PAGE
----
I'm Aware That I'm Rare: Dunbar Ivy, MD
Dr. Dunbar Ivy discusses the work of the Pediatric Pulmonary Hypertension Network, (PPHNet) on the network’s 10th anniversary. PPHNet is a network of clinical specialists, researchers, and centers bringing a collaborative and multidisciplinary approach to improving care for children with pulmonary vascular disease.
Hi, this is Dunbar Ivy. I’m Chief of Pediatric Cardiology at the University of Colorado School of Medicine and Director of the Pediatric Pulmonary Hypertension Program at Children’s Hospital of Colorado.
I’d like to talk to you about the Pediatric Pulmonary Hypertension Network [PPHNet]. It’s our tenth birthday. When we first started the network, we were a loosely associated group who had strong interest in pulmonary hypertension. Our initial goals were to learn how to treat patients better and to develop guidelines.
Over the last 10 years, we’ve been successful in some areas and challenged in others. I think our successes have been in the development of some guidelines, particularly for pediatric pulmonary hypertension in general and also for children with bronchopulmonary dysplasia, diaphragmatic hernia, and treatment of pulmonary hypertension in a group of patients with prematurity and pulmonary hypertension. Our group has been very involved in the World Symposium of Pulmonary Hypertension in driving recognition of pediatric causes of pulmonary hypertension in the classification of pulmonary hypertension and to our adult colleagues, because as we get better at treating children they’re going to become and are becoming adults, and our adult colleagues need to know and understand these unique causes, these developmental causes of pulmonary hypertension.
I think the next frontier is helping the regulatory agencies and industry to define how to study these medicines in children to the benefit of the physicians, the families, the regulatory agencies, so that we can do a better job of knowing how to use medications in children. We’ve been very fortunate to have an extremely collaborative group and the senior members of the group have very much felt that we need to support our junior colleagues in their professional careers. That makes for a collegial environment. When we have an idea that comes up, then there’s a discussion about who wants to take the lead and people are very supportive of spreading out the ideas. An example would be a genetic abnormality called TBX4 that was initially discovered to be strongly associated with children with pulmonary hypertension in the Netherlands and our group has taken that and then people have contributed their cases where they found this. We found that it’s a cause of persistent pulmonary hypertension of the newborn, so this helps clinicians try to figure out why a baby may have PPHN. There is no direct targeted therapy for that, but I think it’s an example of how the group has worked together for the common good.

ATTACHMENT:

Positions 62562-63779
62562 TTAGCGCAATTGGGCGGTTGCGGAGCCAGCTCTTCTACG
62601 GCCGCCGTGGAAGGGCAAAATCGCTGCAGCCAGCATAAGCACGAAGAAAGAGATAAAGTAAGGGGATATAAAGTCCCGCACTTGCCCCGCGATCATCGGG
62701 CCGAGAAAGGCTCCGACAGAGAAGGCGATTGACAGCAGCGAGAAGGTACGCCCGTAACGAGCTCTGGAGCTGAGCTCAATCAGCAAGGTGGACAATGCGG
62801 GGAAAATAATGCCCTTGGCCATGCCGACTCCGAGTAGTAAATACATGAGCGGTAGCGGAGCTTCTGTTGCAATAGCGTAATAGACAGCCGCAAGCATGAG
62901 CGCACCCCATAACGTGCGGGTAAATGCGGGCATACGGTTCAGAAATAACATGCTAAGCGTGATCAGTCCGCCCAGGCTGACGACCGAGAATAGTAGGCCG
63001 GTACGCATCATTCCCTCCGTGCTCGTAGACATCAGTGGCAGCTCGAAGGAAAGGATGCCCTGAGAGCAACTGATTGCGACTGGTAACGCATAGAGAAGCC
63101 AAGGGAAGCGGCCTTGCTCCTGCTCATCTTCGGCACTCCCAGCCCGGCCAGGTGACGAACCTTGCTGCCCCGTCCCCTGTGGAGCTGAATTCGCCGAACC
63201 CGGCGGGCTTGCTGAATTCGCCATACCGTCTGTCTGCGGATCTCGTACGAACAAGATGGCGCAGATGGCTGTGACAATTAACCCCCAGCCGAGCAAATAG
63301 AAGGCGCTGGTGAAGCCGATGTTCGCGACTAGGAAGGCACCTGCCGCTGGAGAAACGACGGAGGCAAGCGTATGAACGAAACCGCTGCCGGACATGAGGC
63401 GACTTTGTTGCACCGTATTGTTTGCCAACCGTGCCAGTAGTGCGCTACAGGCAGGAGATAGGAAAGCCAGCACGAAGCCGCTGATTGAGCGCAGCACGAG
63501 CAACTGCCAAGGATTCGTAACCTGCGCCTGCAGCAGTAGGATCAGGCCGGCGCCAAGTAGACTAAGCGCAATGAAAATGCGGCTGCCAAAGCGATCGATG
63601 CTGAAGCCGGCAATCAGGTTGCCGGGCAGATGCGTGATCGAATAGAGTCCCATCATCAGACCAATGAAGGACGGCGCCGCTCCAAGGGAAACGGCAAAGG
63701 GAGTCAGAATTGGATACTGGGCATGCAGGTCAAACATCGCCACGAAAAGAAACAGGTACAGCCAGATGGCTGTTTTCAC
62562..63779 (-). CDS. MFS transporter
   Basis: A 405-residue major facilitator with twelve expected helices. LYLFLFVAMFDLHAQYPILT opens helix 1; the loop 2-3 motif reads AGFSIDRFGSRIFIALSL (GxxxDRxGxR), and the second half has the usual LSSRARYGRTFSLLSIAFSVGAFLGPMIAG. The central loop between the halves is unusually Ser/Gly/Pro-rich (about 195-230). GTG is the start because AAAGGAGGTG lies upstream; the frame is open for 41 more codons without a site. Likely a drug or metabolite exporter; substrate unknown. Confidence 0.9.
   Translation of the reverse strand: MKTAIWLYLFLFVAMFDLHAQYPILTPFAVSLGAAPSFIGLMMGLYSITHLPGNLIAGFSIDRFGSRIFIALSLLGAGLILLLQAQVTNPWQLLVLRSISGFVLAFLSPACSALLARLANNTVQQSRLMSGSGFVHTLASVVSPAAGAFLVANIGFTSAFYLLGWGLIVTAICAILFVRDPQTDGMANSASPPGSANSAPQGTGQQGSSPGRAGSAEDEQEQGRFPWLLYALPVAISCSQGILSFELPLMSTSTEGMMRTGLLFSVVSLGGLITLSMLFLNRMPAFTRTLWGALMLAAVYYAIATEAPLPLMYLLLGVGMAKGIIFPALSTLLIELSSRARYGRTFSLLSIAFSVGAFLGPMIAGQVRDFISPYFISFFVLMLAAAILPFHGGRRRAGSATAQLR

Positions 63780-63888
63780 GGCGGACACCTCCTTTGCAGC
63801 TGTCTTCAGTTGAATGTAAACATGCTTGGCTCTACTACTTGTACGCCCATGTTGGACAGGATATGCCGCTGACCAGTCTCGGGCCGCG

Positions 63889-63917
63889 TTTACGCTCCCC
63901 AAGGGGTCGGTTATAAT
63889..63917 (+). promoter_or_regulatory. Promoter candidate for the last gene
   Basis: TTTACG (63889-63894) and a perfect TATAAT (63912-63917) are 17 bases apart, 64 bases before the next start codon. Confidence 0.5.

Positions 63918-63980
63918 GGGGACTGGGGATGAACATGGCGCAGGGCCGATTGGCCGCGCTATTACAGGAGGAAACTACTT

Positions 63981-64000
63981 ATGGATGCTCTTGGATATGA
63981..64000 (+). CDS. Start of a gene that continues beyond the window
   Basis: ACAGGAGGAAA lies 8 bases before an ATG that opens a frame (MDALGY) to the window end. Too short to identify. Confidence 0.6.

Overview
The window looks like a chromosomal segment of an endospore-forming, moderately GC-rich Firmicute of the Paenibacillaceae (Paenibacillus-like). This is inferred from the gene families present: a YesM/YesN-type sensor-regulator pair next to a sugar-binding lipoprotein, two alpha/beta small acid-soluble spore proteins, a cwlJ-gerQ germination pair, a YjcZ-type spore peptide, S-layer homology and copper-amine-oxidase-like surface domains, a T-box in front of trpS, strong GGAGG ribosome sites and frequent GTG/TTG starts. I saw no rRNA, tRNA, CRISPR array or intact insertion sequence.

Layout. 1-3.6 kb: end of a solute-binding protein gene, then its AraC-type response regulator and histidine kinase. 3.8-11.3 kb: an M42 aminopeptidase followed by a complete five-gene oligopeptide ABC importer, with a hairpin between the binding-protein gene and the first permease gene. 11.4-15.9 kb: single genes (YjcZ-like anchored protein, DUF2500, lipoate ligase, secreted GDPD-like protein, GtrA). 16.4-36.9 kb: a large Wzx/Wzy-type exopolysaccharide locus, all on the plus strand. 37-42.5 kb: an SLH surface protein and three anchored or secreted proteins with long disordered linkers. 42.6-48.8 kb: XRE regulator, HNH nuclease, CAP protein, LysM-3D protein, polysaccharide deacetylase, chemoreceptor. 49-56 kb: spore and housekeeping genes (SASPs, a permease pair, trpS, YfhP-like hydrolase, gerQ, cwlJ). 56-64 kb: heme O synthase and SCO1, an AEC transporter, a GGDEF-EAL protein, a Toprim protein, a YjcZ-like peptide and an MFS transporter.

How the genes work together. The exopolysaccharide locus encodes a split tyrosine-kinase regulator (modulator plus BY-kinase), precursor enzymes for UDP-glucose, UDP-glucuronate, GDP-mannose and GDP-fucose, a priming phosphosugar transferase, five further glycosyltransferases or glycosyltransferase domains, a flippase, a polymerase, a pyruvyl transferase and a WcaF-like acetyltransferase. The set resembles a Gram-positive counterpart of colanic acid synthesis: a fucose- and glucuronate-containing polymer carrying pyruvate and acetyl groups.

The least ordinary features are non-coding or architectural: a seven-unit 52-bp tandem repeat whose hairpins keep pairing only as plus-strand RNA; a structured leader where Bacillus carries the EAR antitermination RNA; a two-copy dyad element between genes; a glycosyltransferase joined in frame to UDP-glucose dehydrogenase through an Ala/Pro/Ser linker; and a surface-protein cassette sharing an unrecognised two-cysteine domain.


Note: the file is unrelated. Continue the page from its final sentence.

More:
I think the next frontier is to expand the group. There are more and more people with a dedicated interest in pulmonary hypertension and this will allow for better treatment of children across the United States and Canada because it’s hard to travel. I think the network will expand and that will allow us to enroll more patients in our registry and then have more expert care throughout the country. That will, I think, be an important goal.
My name is Dr. Dunbar Ivy and I’m aware that I’m rare.
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